Laville, P., Jambert, C., Cellier, P., and Delmas, R.: Nitrous oxide fluxes from a fertilized maize crop using micrometeorological and chamber methods, Agr. Forest Meteorol., 96, 19–38, 1999.
Lee, J., Hopmans, J. W., Kessel., C., King, A. P., Evatt., K. J., Louie, D., Rolston, D. E., and Six, J.: Tillage and seasonal emissions of CO2, N2O and NO across a seed bed and at the field scale in a Mediterranean climate, Agr. Ecosyst. Environ., 129, 378–390, 2009.
Li, J., Tong, X., Yu, Q., Dong, Y., and Peng, C.: Micrometeorological measurements of nitrous oxide exchange in a cropland, Atmos. Environ., 42, 6992–7001, 2008.
Liu, C., Wang, K., and Zheng, X.: Responses of N2O and CH4 fluxes to fertilizer nitrogen addition rates in an irrigated wheat-maize cropping system in northern China, Biogeosciences, 9, 839–850, https://doi.org/10.5194/bg-9-839-2012, 2012.
Luo, G. J., Kiese, R., Wolf, B., and Butterbach-Bahl, K.: Effects of soil temperature and moisture on methane uptake and nitrous oxide emissions across three different ecosystem types, Biogeosciences, 10, 3205–3219, https://doi.org/10.5194/bg-10-3205-2013, 2013.
Ma, B. L., Wu, T. Y., Tremblay, N., Deen, W., Morrison, M. J., Mclaughlin, N. B., Gregorich, E. G., and Stewart, G.: Nitrous oxide fluxes from corn fields: on-farm assessment of the amount and timing of nitrogen fertilizer, Glob. Change Biol., 16, 156–170, 2010.
Maljanen, M., Martikainen, P. J., Aaltonen, H., and Silvola, J.: Short-term variation in fluxes of carbon dioxide, nitrous oxide and methane in cultivated and forested organic boreal soils, Soil Biol. Biochem., 34, 577–584, 2002.
Mammarella, I.: Lecture 1 EC Method Background and Theory, available at: http://www.abba.ethz.ch/committee/LECTURE_Mammarella.pdf (last access: 31 July 2014), ETH Zurich, Zurich, Switzerland, 2011.
Mammarella, I., Werle, P., Pihlatie, M., Eugster, W., Haapanala, S., Kiese, R., Markkanen, T., Rannik, Ü., and Vesala, T.: A case study of eddy covariance flux of N2O measured within forest ecosystems: quality control and flux error analysis, Biogeosciences, 7, 427–440, https://doi.org/10.5194/bg-7-427-2010, 2010.
Molodovskaya, M., Warland, J., Richards, B. K., Oberg, G., and Steenhuis, T. S.: Nitrous oxide from heterogeneous agricultural landscapes: source contribution analysis by eddy covariance and chambers, Soil Sci. Soc. Am. J., 75, 1829–1838, 2011.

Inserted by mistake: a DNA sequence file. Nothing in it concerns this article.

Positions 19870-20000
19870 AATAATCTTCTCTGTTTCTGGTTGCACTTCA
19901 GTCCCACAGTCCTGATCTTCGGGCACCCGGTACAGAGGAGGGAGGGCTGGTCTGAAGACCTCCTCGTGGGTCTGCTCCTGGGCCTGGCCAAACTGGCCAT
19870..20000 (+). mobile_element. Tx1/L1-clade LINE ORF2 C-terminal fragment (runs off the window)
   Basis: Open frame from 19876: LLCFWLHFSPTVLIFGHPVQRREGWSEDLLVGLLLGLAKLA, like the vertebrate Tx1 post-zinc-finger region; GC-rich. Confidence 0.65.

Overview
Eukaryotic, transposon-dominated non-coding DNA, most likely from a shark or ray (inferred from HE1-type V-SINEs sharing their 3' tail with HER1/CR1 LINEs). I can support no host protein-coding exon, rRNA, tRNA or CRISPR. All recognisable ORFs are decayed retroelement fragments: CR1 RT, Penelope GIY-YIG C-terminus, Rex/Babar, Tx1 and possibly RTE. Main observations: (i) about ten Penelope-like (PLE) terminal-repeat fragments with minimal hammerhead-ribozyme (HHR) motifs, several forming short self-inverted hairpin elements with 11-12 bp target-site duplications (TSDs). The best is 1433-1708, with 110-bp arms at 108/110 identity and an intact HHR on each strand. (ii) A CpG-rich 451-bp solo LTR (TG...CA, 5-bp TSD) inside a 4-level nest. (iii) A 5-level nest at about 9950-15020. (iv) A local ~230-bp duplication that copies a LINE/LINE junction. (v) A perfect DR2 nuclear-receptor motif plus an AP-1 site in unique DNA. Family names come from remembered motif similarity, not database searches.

Moncrieff, J., Clement, R., Finnigan, J., and Meyers, T.: Averaging, Detrending, and Filtering of Eddy Covariance Time Series, Vol. 29, Chapt. 2, Kluwer Academic Publishers, Dordrecht, Netherlands, 7–31, 2004.
Mosier, A., C., Kroeze, Nevison, C., Oenema, O., Seitzinger, S., and Cleemput, O.: Closing the global N2O budget: nitrous oxide emissions through the agricultural nitrogen cycleOECD/IPCC/IEA phase II development of IPCC guidelines for national greenhouse gas inventory methodology, Nutr. Cycl. Agroecosys., 52, 225–248, 1998.
Neftel, A., Flechard, C. R., Ammann, C., Conen, F., Emmenegger, L., and Zeyer, K.: Experimental assessment of N2O background fluxes in grassland systems, Tellus B, 59, 470–482, 2007.
Neftel, A., Ammann, C., Fischer, C., Spirig, C., Conen, F., Emmenegger, L., Tuzson, B., and Wahlen, S.: N2O exchange over managed grassland: application of a quantum cascade laser spectrometer for micrometeorological flux measurements, Agr. Forest Meteorol., 150, 775–785, 2010.
Nelson, D.: TDLWintel User's Manual,Aerodyne Research, Inc, Billerica, MA, USA, 2002.
Nelson, D. D., McManus, B., Urbanski, S., Herndon, S., and Zahniser, M. S.: High precision measurements of atmospheric nitrous oxide and methane using thermoelectrically cooled mid-infrared quantum cascade lasers and detectors, Spectrochim. Acta A, 60, 3325–3335, 2004.
Papale, D., Reichstein, M., Aubinet, M., Canfora, E., Bernhofer, C., Kutsch, W., Longdoz, B., Rambal, S., Valentini, R., Vesala, T., and Yakir, D.: Towards a standardized processing of Net Ecosystem Exchange measured with eddy covariance technique: algorithms and uncertainty estimation, Biogeosciences, 3, 571–583, https://doi.org/10.5194/bg-3-571-2006, 2006.
Phillips, R. L., Tanaka, D. L., Archer, D. W., and Hanson, J. D.: Fertilizer application timing influences greenhouse gas fluxes over a growing season, J. Environ. Qual., 28, 1569–1579, 2009.
Phillips, R., Griffith, D. W. T., Dijkstra, F.,Lugg, G., Lawrie, R., and Macdonald, B.: Tracking short-term effects of 15N addition on N2O fluxes using FTIR spectroscopy. J. Environ. Qual. 42, 1327–1340, 2013.
Pihlatie, M., Rinne, J., Ambus, P., Pilegaard, K., Dorsey, J. R., Rannik, Ü., Markkanen, T., Launiainen, S., and Vesala, T.: Nitrous oxide emissions from a beech forest floor measured by eddy covariance and soil enclosure techniques, Biogeosciences, 2, 377–387, https://doi.org/10.5194/bg-2-377-2005, 2005.